4-6 looks better on his resume than 3-6, and another title would put him on the short list of all-time great players to win at least four championships.
Here are some of the great players in league annals with four titles or more:
Player No. of Titles
- Bill Russell 11
- Sam Jones 10
- John Havlicek 8
- Kareem Abdul-Jabbar 6
- Bob Cousy 6
- Michael Jordan 6
- Scottie Pippen 6
- Kobe Bryant 5
- Tim Duncan 5
- Magic Johnson 5
- George Mikan 5
- Dennis Rodman 5
- Shaquille O’Neal 4
- Bill Sharman 4
A fourth championship ring gives James one more than Larry Bird, Dwyane Wade, Stephen Curry, Kevin McHale and James Worthy, to name a few.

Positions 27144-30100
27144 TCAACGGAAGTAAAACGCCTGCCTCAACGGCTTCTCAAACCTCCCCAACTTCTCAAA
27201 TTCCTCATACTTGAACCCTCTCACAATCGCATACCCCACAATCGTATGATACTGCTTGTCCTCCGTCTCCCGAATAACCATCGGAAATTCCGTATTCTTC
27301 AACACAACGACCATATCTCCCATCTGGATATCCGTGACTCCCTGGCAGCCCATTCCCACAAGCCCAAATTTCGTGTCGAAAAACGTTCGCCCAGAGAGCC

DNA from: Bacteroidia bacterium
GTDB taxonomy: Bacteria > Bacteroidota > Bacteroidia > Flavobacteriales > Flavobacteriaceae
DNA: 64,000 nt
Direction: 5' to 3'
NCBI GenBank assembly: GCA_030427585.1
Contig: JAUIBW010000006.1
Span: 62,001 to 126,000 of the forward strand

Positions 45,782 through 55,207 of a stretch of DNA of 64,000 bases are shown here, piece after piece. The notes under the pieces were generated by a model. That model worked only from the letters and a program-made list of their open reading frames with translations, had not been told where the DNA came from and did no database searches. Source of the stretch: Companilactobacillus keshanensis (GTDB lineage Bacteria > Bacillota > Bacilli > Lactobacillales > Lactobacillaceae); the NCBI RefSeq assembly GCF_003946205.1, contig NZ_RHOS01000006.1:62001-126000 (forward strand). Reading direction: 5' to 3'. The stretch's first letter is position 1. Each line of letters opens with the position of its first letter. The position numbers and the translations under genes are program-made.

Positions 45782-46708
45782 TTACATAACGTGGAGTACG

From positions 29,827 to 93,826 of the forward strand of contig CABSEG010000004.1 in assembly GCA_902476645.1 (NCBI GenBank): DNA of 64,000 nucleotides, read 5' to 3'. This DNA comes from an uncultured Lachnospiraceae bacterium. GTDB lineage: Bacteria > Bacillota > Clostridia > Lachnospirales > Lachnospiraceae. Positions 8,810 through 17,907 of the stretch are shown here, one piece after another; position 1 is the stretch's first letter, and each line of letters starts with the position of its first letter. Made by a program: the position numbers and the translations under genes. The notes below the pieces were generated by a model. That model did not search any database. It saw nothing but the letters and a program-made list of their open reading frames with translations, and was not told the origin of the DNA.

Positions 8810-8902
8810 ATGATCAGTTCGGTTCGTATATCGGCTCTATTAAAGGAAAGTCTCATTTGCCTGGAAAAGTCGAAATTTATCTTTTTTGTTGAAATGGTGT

Bird, more than any other great player with three rings, is a significant one, given that there are many who don’t believe that James is better than him despite the Akron native’s superior accomplishments.
One can only imagine what a 6-6 record before he retires will do for the three-time Finals MVP, but it all starts with winning a title this year should the league finish out the season.
In fact, even if he somehow doesn’t reach the Finals during his next two Lakers campaigns for whatever reason, he will have just one less championship than Bryant and two less than Jordan.
What If Anthony Davis Wins Finals MVP?
Speaking of Bryant, his legacy should bolster the G.O.A.T. case for James.
With a possible Finals appearance this year, James need not concern himself with winning the series MVP.
Bryant won three of his rings with Shaquille O’Neal as the alpha dog. The two titles in 2009 and 2010 represent the only times Bryant led the Lakers to the mountaintop, winning two Finals MVPs along the way.